My mat had a small hole in it though, which wasn’t great. Especially camping on a sheet of rock. Oh well.
(Writer’s note: I finally fixed the hole, in September 2016. Sort of when I finished this write up from February)
The morning started slowly, as usual. Wasn’t my fault. Never is.
When we got going, we made our way slowly towards the ridge line that would eventually lead to The Notch.
Firstly, we needed to get there.
Oh no, we didn’t head off straight away. We went up Mount Anne first. Well, most of it. I sort of got a bit stuck in the final assent, leaving Dad to go on alone to bag the peak. I just sort of waited on a ledge and got bored. Not a worry in the end.
We made our way back to Shelf Camp, packed up and were finally on our way.
It wasn’t long before we got lost (well, a little bit). We knew the direction we needed to go, we just lost the track.
On the left hand side, you can see the TasMap tent. That marks Shelf Camp. We pretty much got lost straight away. Though we did find a “possible” campsite (as marked), so it wasn’t too bad a detour.
But a little bit further on, we got lost again. We travelled up a ridge line that seemed to get narrower and narrower. At the end, The Way seemed to disappear entirely. Confused, we turned back. We eventually veered north and bushbashed/sort-of-followed-what-looked-kinda-like-a-track-but-not-really around the big pile of what we thought were un-passable rocks. Eventually, as expected, we found the track. We also discovered where we went wrong.
We were on the correct path. The Way was simply a bit of a climb down, and around, a boulder. From there it would have been obvious. Silly us. Oh well. It wasn’t too too far off track, and it only cost us a bit of time. But if you’re doing it in the future, the track is there. Just look a bit harder than we did.
Bit that part of the track behind us, it brings me to The Notch.
The Notch is – depending on who you talk to – something that’s either not really worthy of much discussion, or the scariest, most daunting thing you’ll come across in bushwalking anywhere in the entire world.
Ok, that’s a bit of hyperbole, but some do talk about The Notch like its a proper noun deserving of awe.
Meh. Wasn’t too bad. Here’s me climbing down into The Notch.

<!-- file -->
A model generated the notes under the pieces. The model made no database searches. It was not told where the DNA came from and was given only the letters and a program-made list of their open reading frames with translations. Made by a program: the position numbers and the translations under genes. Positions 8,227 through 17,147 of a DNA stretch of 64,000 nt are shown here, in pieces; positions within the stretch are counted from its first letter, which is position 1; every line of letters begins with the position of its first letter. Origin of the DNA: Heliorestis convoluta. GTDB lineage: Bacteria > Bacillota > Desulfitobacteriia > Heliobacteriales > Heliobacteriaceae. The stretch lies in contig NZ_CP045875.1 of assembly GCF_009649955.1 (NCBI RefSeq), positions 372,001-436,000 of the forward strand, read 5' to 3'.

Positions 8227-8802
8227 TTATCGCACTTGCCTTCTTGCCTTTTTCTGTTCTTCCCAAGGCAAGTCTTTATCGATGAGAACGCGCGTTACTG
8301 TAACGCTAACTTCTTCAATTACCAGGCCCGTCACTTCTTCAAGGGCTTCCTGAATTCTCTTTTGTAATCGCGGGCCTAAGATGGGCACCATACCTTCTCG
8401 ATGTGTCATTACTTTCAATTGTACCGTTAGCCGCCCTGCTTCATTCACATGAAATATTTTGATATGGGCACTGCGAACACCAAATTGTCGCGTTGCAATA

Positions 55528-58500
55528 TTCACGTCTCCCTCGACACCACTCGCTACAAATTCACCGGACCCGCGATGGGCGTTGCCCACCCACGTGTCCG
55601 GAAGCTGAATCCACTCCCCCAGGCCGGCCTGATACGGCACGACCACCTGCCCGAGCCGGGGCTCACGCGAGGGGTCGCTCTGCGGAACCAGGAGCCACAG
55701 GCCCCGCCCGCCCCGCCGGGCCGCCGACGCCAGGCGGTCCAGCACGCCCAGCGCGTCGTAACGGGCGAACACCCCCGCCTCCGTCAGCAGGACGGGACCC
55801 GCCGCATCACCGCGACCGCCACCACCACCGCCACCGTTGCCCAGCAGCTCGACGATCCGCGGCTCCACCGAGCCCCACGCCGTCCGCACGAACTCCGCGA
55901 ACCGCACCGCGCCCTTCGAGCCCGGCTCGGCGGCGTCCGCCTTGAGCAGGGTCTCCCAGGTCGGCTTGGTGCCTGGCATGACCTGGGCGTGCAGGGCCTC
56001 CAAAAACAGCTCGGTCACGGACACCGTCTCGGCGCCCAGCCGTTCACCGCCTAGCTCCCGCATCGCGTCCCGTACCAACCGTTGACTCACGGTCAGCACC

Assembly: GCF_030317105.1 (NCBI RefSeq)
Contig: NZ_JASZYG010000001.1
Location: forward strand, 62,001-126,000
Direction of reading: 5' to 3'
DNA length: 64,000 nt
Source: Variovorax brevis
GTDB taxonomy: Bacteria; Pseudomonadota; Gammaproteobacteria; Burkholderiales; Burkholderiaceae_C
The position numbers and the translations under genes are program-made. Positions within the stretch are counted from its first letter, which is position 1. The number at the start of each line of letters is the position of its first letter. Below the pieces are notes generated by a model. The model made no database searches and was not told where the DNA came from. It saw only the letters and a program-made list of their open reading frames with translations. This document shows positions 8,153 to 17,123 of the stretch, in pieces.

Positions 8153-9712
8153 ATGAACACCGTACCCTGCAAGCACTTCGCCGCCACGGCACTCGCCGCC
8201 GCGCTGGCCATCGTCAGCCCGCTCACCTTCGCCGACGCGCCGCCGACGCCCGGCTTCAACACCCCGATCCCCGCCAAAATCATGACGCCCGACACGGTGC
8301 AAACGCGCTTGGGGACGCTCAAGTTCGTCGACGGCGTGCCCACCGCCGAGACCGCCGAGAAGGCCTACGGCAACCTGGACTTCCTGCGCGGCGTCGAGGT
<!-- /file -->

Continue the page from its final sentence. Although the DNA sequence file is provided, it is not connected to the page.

It was a pretty easy scramble down. The climb back up the other side wasn’t too hard either, but I did have to take my pack off and get Dad to haul it up with a rope.
About 50 meters down the track from here, we stopped for lunch. It was a nice break.
After lunch we continued on, up Mount Lot. The view from the top was wonderful. Lots Wife stood proud in the distance.
We then began our decent down Mount Lot, along a very narrow ridge line.
This is one of the things that makes the Mount Anne walk so wonderful. The view, on a nice day like we had, was spectacular. You’re given a 180 degree vista of scenery.
One side gives you an almost bird’s eye view of Lonely Tarns.
The other side, down to Lake Judd:
After getting down Lightning Ridge, it was a quick walk to one of the Lonely Tarns, and a small creek. It was a lovely warm day, so a perfect spot for a quick dip.
After that, it was a quick 3km walk down the track to our camping spot for the night. Oh we appear to have briefly walked off track again, but didn’t seem to matter.
The camp spot was a flat section of ground just off the track. It was nice in February, but I’m sure in the wetter months it would have been sodden.
Not really much to report. We would have packed up the tents – Dad was probably slow, but I can’t remember anymore.
It was about a 9-10km walk back to the car, but we had to probably go down 800 meters.
It was about a 500 meter walk before the decent began. It took about two hours to do most of it.
The view from the top looking out to Lake Pedder was lovely.
We started Day 3 at about 9am. It was all done by 2pm, including lunch at the wire bridge that crosses some river (probably the Anne River).
So that was that. Three days doing the Mount Anne circuit in fantastic weather with spectacular scenery. It was a hard walk – a lot of ups and downs – but it was very rewarding.
And the car was waiting for us! Just where I left it a few days ago, before I began the walk with a bike ride.
With the walk done, there was one job left: a traditional swim. We drove down to a boat launching ramp and jumped into Lake Pedder. It was warm (well, the top 10cm was), smooth and relaxing. The perfect way to finish.
Odds and ends:
Here’s the elevation profile of the walk, with the various landmarks added in.
And you can get a GPS download of the walk here too (caveat: we got lost a few times, so you can’t rely on it being 100% accurate)